The Andre Kertesz show on display at the National Gallery of Art until May 15 is a fantastic little show. Comprised of approximately 113 photographs, this exhibition covers Kertez's remarkable 70-year career. And what a career it was!! The NGA Web site states this about the show:
"...André Kertész (1894-1985) made some of the most deceptively simple yet compelling and poetic photographs that have ever been created."
That sums it up pretty well. These snapshots initially come off as pictures that anyone with a camera could take. And honestly, when I walked into the first gallery, I had that exact reaction. But, upon closer examination and prolonged thought, I found an abundance of beauty, sophistication and genius. In Kertesz's photographs there is a subtle, yet distinct, rythmic language of line, shape, tone and meaning. Much like Henri Cartier-Bresson, Kertesz mastered the art of capturing a specific, unique moment in time. These are images that anyone can appreciate because the captured scenes are a part of everyday life. Kertesz's eye was so good that he could see a monumental scene - one that would surely be overlooked by almost anyone else - and snap a well-composed photograph. When I finished viewing the show I couldn't help but think to myself, during this time of huge, brightly colored c-prints, that I wish we had more photography like this today. Again, although the works are deceptively simple, I think it takes an enormous amount of talent and vision to execute photographs of this quality. In general, the images in this exhibition are quite small, some as small as 2" x 3". There is nothing else to make these photographs work... not the potential crutch of enormous size, bright colors, excessive digital manipulation, etc. These are just images and a great many of them are extremely successful.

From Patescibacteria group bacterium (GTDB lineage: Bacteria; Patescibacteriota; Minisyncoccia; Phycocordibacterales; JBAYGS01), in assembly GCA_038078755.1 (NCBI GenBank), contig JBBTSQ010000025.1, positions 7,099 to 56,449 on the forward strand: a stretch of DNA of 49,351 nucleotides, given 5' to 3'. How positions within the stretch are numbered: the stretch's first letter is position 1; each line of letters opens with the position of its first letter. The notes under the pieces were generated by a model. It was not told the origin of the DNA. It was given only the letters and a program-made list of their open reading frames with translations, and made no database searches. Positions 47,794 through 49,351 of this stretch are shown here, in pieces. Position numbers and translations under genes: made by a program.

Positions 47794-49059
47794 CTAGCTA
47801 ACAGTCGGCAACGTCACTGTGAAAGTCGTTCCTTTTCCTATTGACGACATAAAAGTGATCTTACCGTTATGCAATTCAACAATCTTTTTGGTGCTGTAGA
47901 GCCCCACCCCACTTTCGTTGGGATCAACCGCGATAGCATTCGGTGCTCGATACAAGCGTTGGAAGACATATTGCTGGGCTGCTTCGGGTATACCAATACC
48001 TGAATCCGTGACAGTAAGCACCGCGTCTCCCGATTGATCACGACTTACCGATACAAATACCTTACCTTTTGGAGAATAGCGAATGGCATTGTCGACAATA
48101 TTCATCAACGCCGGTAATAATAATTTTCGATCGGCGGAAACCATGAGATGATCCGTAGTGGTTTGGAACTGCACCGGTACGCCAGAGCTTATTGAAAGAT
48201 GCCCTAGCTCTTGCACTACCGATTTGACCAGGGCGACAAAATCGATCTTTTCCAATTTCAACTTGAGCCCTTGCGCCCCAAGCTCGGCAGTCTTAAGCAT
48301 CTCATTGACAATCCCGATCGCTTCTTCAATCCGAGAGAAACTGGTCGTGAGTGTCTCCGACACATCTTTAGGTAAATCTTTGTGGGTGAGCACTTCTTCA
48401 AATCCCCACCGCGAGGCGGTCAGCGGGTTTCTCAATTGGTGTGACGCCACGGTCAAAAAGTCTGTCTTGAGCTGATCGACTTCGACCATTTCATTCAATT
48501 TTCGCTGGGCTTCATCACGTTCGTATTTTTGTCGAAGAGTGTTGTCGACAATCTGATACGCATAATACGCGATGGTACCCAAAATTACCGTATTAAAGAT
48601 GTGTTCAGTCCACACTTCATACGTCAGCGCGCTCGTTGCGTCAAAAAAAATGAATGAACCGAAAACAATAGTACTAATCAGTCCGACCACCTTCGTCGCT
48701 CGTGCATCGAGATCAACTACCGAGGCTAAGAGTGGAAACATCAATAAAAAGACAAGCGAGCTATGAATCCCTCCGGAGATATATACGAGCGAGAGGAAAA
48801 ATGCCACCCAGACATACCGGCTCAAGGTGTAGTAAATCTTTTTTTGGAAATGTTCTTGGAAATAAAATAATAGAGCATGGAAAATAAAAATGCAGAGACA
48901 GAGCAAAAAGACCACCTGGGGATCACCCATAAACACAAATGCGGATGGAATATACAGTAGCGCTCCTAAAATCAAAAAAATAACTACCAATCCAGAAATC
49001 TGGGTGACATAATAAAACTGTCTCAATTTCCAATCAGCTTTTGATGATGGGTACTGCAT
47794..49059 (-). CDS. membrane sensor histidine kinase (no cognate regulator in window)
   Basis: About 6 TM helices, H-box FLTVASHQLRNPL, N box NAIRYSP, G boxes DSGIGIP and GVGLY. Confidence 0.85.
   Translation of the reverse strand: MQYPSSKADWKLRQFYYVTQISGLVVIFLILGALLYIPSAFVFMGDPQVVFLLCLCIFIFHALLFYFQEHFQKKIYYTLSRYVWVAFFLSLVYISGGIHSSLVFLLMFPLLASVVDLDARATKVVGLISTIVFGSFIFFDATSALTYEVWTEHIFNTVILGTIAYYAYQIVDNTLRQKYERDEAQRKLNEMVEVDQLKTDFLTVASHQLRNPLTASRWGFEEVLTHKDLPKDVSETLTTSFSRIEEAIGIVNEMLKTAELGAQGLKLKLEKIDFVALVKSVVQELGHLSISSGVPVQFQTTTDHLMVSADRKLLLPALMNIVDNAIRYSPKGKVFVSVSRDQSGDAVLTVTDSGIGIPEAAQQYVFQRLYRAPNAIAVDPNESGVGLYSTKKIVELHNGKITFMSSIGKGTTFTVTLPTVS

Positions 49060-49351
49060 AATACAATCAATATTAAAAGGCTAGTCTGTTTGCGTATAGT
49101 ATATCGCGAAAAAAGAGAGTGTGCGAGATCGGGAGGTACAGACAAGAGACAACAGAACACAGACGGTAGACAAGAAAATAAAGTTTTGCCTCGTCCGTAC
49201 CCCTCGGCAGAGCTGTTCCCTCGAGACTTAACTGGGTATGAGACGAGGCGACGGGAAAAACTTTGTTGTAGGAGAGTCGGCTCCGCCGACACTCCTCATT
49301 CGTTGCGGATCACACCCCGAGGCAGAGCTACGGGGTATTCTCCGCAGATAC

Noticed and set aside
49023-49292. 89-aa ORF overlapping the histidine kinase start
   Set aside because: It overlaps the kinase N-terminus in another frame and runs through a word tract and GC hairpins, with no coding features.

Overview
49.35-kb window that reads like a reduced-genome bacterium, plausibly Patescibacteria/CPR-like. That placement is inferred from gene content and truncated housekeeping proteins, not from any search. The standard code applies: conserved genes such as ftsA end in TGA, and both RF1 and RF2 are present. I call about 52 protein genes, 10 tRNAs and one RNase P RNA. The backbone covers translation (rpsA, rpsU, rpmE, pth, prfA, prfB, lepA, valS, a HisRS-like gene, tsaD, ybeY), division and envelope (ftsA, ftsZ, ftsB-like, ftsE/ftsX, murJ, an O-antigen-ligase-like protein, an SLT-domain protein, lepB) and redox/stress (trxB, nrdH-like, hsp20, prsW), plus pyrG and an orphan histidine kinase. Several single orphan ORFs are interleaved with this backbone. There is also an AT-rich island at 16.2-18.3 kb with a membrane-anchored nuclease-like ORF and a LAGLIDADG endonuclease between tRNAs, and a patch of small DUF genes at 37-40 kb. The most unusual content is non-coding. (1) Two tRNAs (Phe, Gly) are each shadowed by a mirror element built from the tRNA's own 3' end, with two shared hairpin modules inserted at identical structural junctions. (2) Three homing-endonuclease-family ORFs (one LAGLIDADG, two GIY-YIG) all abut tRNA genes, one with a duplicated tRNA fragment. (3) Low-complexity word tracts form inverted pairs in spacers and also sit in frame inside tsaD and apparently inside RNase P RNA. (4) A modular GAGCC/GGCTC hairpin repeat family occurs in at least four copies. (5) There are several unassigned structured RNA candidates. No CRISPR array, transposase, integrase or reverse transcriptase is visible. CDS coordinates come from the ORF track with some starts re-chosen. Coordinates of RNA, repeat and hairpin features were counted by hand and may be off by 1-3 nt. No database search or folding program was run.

Here are a few of my favorites:
The Kertesz show is an absolute must-see but it does require some work on the viewer's part. Unlike the recent Dan Flavin show where you could just walk through and bask in the light of Minimalism, you'll want to study these photographs and think about why they work. Very easily you could just walk right on by, but you'll want to dedicate some time to each gallery, particularly the first which holds many of the exptremely small images. I am very interested to hear your thoughts about this show. Did the show strike you or were you left unimpressed?
I can't wait to get back and see the show again. I'm certain there are many nuances I missed during my first pass.